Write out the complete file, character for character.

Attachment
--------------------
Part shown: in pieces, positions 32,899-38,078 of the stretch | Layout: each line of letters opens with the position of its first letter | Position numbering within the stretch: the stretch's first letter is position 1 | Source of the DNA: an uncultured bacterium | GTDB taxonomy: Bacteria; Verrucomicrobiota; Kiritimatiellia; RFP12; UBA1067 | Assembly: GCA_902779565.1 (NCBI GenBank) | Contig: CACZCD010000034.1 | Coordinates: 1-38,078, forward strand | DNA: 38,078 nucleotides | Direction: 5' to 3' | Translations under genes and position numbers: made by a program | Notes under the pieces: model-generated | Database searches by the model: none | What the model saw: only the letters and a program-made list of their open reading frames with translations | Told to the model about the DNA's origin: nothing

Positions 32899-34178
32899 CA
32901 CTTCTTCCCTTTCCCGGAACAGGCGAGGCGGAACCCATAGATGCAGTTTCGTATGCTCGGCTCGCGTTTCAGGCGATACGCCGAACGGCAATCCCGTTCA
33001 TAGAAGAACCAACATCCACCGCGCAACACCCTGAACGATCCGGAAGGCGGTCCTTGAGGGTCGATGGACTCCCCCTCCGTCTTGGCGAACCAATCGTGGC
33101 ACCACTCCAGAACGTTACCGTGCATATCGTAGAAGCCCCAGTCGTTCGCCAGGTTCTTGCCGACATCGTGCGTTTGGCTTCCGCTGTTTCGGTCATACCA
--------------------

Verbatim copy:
Part shown: in pieces, positions 32,899-38,078 of the stretch | Layout: each line of letters opens with the position of its first letter | Position numbering within the stretch: the stretch's first letter is position 1 | Source of the DNA: an uncultured bacterium | GTDB taxonomy: Bacteria; Verrucomicrobiota; Kiritimatiellia; RFP12; UBA1067 | Assembly: GCA_902779565.1 (NCBI GenBank) | Contig: CACZCD010000034.1 | Coordinates: 1-38,078, forward strand | DNA: 38,078 nucleotides | Direction: 5' to 3' | Translations under genes and position numbers: made by a program | Notes under the pieces: model-generated | Database searches by the model: none | What the model saw: only the letters and a program-made list of their open reading frames with translations | Told to the model about the DNA's origin: nothing

Positions 32899-34178
32899 CA
32901 CTTCTTCCCTTTCCCGGAACAGGCGAGGCGGAACCCATAGATGCAGTTTCGTATGCTCGGCTCGCGTTTCAGGCGATACGCCGAACGGCAATCCCGTTCA
33001 TAGAAGAACCAACATCCACCGCGCAACACCCTGAACGATCCGGAAGGCGGTCCTTGAGGGTCGATGGACTCCCCCTCCGTCTTGGCGAACCAATCGTGGC
33101 ACCACTCCAGAACGTTACCGTGCATATCGTAGAAGCCCCAGTCGTTCGCCAGGTTCTTGCCGACATCGTGCGTTTGGCTTCCGCTGTTTCGGTCATACCA